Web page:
Monday, June 25, 2012

Delaware Loan Program For Irrigation

I received this press release about a loan program in Delaware for irrigation, naturally I have issues with it.  There is more and more demand for water each year, not only for residents but every farmer who expects to survive digs an irrigation well.  The State of Delaware issue permits to them but there is almost no monitoring of these wells nor the amout of water drawn from them.  The times I have contacted the state about the wells I have been told there is plenty of water and there is no need to be concerned. However in the middle of summer residents may get a notice saying no watering of lawns, flowers, etc but the farmers are pumping full blast and we are being told by one group of state people there is plenty of water and by another there is a water shortage and the state keeps issuing irrigation well permits.


DELAWARE DEPARTMENT OF AGRICULTURE  & DELAWARE ECONOMIC DEVELOPMENT OFFICE
NEWS RELEASE

 June 25, 2012

 Delaware loan program helping spread irrigation to more than 850 acres of farmland


DOVER – More than 850 acres of Delaware farmland will be irrigated this year with support from an innovative economic development and agricultural loan program now marking its first year.

The revolving loan fund is a joint effort between the Delaware Department of Agriculture and the Delaware Economic Development Office which has aided 15 farmers across the state. The program will grow, as applications are continually being accepted.

The Delaware Rural Irrigation Program, or DRIP, was created in July 2011 with $1 million from the Delaware Strategic Fund. It has made $223,570 in no-interest loans, for an average of $14,598 per farm.

Gov. Jack Markell said the program is an important part of his administration’s commitment to growing jobs in Delaware. “Agribusiness has a multiplier effect, supporting on-farm jobs and related industries,” Markell said. “This loan program provides our farmers with the support they need to help both their businesses and crops grow.”

Secretary of Agriculture Ed Kee said the program is an excellent example of how government agencies can partner with each other and with private industry.

“This program helps support our family farms by making them more profitable. Irrigation provides an edge against the unpredictability of a dry season and improves crop yields,” Kee said. “With just 24 percent of Delaware cropland under irrigation, this initiative is helping reach crops that may not otherwise have thrived.”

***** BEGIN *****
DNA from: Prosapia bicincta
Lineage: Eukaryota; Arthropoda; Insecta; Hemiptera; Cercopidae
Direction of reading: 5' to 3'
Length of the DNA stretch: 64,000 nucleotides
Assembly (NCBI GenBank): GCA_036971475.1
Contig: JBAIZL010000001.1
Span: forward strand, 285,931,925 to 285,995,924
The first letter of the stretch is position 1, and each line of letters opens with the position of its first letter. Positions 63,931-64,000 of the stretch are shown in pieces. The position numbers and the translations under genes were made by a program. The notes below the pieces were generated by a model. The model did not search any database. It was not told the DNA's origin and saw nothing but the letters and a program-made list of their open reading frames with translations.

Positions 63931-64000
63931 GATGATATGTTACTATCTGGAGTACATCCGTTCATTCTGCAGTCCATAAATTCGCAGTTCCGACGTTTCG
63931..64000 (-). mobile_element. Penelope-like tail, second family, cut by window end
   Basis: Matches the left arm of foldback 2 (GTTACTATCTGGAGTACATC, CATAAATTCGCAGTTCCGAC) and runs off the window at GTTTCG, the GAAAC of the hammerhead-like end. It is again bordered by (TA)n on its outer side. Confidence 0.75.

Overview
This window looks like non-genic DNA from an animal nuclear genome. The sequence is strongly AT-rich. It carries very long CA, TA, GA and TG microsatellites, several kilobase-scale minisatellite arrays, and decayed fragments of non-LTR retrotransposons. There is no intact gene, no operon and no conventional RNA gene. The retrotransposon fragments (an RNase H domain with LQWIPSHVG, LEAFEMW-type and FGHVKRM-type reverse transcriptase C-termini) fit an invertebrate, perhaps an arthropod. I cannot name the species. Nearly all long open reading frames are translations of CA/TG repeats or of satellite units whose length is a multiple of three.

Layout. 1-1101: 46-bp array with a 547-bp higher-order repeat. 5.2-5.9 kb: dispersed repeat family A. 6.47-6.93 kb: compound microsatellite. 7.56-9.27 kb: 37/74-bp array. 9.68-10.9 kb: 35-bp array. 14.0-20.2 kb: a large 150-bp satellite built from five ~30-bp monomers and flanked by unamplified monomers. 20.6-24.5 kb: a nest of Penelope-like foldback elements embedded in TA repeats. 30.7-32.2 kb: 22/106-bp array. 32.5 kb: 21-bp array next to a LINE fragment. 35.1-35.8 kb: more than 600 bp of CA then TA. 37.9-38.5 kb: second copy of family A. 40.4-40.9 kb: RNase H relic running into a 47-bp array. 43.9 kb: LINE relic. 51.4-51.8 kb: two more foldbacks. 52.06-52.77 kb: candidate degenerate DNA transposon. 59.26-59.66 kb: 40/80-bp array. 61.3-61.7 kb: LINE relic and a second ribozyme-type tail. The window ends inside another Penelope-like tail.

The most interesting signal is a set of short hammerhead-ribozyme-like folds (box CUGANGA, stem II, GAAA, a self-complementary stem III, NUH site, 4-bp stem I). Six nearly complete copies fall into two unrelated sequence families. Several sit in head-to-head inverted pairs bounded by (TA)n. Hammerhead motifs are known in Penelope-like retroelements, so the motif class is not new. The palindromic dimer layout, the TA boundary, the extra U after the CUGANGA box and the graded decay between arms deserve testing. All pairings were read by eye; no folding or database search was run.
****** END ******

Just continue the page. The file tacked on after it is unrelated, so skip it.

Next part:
Kee also noted that irrigation has significant environmental benefits, making crops more efficient in the uptake of nutrients so they don’t stay in the soil during dry weather and then add to nutrient loading during the wet fall and winter months. “This is truly a triple-win program – for the agricultural economy, for consumers and for the environment,” he said.

DRIP is administered jointly through the Department of Agriculture and the Delaware Economic Development Office. DEDO staff members review and approve the loan applications, while DDA staff determines the agricultural eligibility of the applicants.
“Properly irrigated land leads to increased crop production and higher yields per acre. As a result, local farmers’ profits increase while the state benefits from an ample supply of healthy fruits and vegetables,” said Delaware Economic Development Office Director Alan Levin. “This program addresses the needs of Delaware’s agriculture industry and creates new economic opportunities for our state.”

Lee Collins, a farmer who grows corn, soybeans, barley and watermelons on 140 acres near Laurel with his wife, Hanna, said the DRIP loan was vital to help install an irrigation control system and a well to irrigate 37 acres earlier this spring.
“Without the program, I don’t think we could have irrigated that this year,” said Collins, who also praised the simplicity of the approval process. “There was no red tape, and it was very stress-free. I was surprised how easy it was.”
Collins said irrigation helps farmers in the fight against dry conditions. “The one thing we can’t control is the weather,” he said. “That’s the most limiting factor we have.”
Eligible farmers must have been actively engaged for at least two years in growing and harvesting of cash crops, such as corn, soybeans, fruit and vegetables, in Delaware, and must own or lease the land to be irrigated.
The program works in partnership with private lending institutions by providing the borrower with no-cost capital equal to the normal and customary equity requirements of a private loan.
The loan fund finances up to 25 percent of the total project cost, not to exceed $25,000, at zero interest for a term of no longer than seven years. Repayment of principal must begin in year three of the loan. A bank or other lending institution must loan the remaining balance of the project. Financing is limited to one project per farm each year.
towable systems, span angle systems, corner arm systems, single phase systems or wells and filters associated with drip irrigation systems. All work must be performed by experienced and qualified contractors licensed in and located in Delaware.
 GETTING STARTED
Farmers interested in participating in the Delaware Rural Irrigation Program, or DRIP, should contact the Delaware Economic Development Office at 302-672-6847 or dedo.finance@state.de.us. Applications should be submitted concurrently with approved bank financing. The loan application will be reviewed by DEDO Capital Resources staff with comment from the Department of Agriculture.

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